The Decline of Legacy Conservatism

Being a part of the so-called ‘legacy media’ is good work if you can get it. The success middling intellects such as Michelle Malkin–who is still for some reason popular despite being a neocon who for over a decade unfailingly supported the wars in Iraq and Afghanistan [and also the Patriot Act, war on terror--literally everything many dissents oppose, and AFIK has not renounced those beliefs], is not white, and has no original ideas or guiding principles but rather latches onto whatever idea or belief is popular at the moment, that today begin anti-immigration conservatism–is evidence that being early is a greater predictor of professional success than being smart or original.

You don’t have to keep up with the times if you have establishment ties. This is is evident with sites such as National Review, which owes its very existence to legacy donors, as it has largely ceased being culturally relevant in an era of Trump (and also having squandered much of its credibility by misreading its readership in 2016 by so strongly opposing Trump). NRO is still frozen in the ’80s and ’90s, when Reaganomics and supply-side was used un-ironically.

Today’s up-and-coming political/social writers and commentators, who lack such legacy ties, have to actually have talent to succeed. They cannot just regurgitate conservative pablum and, unlike in the ’90s and early 2000s, expect to have a pre-established audience ready to lap it up, as that audience is shrinking and saturated by likes of Limbaugh, Hannity, Levin, Malkin, etc.

To break new ground, today’s pundits have to employ a more intellectualized or equivocal style of discourse, by supporting their claims with actual evidence as well as anticipating and arguing against the objections that astute readers will observe, than just assuming that the reader will take the author at his or her own word and overlook such objections. They have to write to the most skeptical reader in mind, not the preordained. And it works: such writers and commentators have much more influence as measured by viralness and cross-appeal, than those who default to preaching to the choir. The pay is certainly not a good as being a legacy pundit with a contract and syndication, but the intellectual reward is greater, as well the sense of accomplishment from disseminating a message to a much larger potential audience.

No one cares anymore what National Review has to say, but ‘fringe’ sites and ideologies are making headlines. Academics such as Eric Weinstein and Jordan Peterson, who have real intellectual credibly as opposed to being just another pundit, are seeing their ideas gaining widespread currency in contemporary political discourse. Maybe not in the most flattering of light, but it’s still better than being ignored or relegated to the dustbin of irrelevancy. Same for Rush Limbaugh, who only made headlines because of being diagnosed with cancer, not for anything has has said. Or Sean Hannity and Mark Levin, who outside of the insular world of talk radio conservatism, are otherwise unknown and irrelevant. Even Thomas Sowell is in a similar predicament of ending his long career with a whimper, his latest book barely making a splash, the public and young conservatives having long grown tired of his “dems are the real rassists” and “pull yourself up” shtick. Today’s young conservatives are sufficiently versed in economics and biology to understand that many poor blacks are not sufficiently smart enough to ‘pull themselves up’ in an increasingly competitive automated society. Dr. Peterson, to his credit, has red pilled many young conservatives that biological reality supersedes good intentions and hard work. That is not to say that environment/nurture is not important, but that biology is a necessary condition, too, but legacy conservatives ignore the biology aspect of the equation.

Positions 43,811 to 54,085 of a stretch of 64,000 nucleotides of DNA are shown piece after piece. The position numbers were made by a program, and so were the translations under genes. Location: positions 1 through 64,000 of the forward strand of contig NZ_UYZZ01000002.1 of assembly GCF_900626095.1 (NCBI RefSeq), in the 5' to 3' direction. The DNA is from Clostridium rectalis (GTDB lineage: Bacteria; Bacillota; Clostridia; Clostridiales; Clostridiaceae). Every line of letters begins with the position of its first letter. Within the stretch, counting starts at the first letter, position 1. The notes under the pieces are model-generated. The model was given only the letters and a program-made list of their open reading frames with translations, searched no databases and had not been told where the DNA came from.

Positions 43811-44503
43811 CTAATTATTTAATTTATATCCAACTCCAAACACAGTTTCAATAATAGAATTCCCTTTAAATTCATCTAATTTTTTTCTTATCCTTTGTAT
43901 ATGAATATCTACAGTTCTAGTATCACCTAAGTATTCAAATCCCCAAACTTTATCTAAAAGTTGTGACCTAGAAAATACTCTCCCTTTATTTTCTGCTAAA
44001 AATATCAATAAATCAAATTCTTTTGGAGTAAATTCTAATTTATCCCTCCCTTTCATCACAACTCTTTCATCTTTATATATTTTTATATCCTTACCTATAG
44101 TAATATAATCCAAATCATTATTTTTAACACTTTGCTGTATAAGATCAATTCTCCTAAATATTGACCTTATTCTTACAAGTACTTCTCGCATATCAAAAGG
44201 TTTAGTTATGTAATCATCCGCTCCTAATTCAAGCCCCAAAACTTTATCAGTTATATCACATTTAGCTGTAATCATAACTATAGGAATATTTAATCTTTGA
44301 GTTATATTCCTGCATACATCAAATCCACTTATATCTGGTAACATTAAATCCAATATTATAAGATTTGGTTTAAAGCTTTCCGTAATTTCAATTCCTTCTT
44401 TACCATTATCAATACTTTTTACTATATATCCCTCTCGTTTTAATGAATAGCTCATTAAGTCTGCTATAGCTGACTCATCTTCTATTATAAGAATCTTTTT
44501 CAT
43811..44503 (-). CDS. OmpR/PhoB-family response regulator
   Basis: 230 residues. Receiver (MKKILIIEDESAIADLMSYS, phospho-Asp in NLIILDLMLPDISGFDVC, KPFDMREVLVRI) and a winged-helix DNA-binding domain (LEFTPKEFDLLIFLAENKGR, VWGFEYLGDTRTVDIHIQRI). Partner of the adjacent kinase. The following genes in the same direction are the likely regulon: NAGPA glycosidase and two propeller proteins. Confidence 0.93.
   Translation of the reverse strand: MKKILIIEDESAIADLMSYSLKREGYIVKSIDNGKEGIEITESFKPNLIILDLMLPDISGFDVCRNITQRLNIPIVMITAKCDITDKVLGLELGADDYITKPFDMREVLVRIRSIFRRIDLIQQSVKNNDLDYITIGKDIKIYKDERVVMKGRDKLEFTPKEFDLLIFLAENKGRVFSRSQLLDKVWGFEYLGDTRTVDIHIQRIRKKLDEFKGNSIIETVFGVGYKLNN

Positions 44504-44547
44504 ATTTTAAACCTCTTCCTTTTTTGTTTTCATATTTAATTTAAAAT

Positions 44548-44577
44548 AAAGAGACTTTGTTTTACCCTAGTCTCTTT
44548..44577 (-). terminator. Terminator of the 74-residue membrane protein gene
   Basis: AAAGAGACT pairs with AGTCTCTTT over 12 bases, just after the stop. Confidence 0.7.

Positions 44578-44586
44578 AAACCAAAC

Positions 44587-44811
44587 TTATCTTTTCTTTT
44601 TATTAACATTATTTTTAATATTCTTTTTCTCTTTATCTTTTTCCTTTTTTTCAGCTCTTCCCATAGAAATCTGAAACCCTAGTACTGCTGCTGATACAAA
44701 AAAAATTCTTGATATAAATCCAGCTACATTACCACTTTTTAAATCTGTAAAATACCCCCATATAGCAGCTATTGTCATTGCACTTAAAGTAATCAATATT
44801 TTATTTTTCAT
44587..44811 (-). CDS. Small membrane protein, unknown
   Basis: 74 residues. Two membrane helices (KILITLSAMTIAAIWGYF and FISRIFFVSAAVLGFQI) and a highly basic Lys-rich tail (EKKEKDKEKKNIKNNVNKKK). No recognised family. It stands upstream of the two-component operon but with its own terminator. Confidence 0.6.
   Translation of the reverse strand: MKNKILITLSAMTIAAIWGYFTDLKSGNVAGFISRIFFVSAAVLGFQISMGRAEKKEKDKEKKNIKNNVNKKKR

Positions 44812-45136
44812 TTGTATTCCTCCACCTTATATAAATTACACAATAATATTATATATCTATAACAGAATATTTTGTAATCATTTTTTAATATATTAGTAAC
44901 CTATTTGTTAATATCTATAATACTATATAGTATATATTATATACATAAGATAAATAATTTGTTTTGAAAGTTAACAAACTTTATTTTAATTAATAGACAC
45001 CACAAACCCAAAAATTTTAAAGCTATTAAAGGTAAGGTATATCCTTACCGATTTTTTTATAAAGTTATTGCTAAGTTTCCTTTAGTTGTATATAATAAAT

But also, the definition of conservatism or what it means to be a conservative, has also changed, especially in recent years with the rise of online dissident-conservatism, as a challenger to ’80s and ’90s-era legacy TV, print, and talk radio conservatism. The post-WW2 dichotomy of capitalism vs. communism/socialism, in the eyes of younger people at least, is eroding, as one need not choose between one or the other. Recent events and empirical evidence has shown that , as far as the US is concerned, that capitalism and large social safety nets are not mutually exclusive. How many times have we heard from talk radio conservatives and the likes of Peter Schiff that the rising national debt would result in crisis and hyperinflation, yet a decade later, interest rates are the lowest they have ever been and the US dollar is stronger than ever? These people have no credibility.

Modern American capitalism ingrains a false sense of scarcity and need to always compete, which possibly comes at the cost of community cohesion and social trust. Why do people need or are compelled to put in 40+ hours of work per week and spend half the day away from their families, when there is already enough for everyone. Like a rat running on a wheel to chase a carrot suspended by a string that is just out of reach, careerism is a perpetual pursuit of what is already there. There is no reason why a social safety net and traditional values, such as opposing gay marriage and opposing immigration, cannot coexist. This entire quadrant , until only recently, has been completely ignored by most conservatives.

Bit it’s not just about conservatism vs. socialism, but the tapestry of right-wing politics has become much more diverse, with various factions and groups and beliefs, such as the manosphere, HBD, trad-conservatism, MGTOW, NRx, etc, that borrow from paleo-conservatism, fusionism, and libertarianism and or are an amalgamation of various ideologues and beliefs, but are unique in their own regard.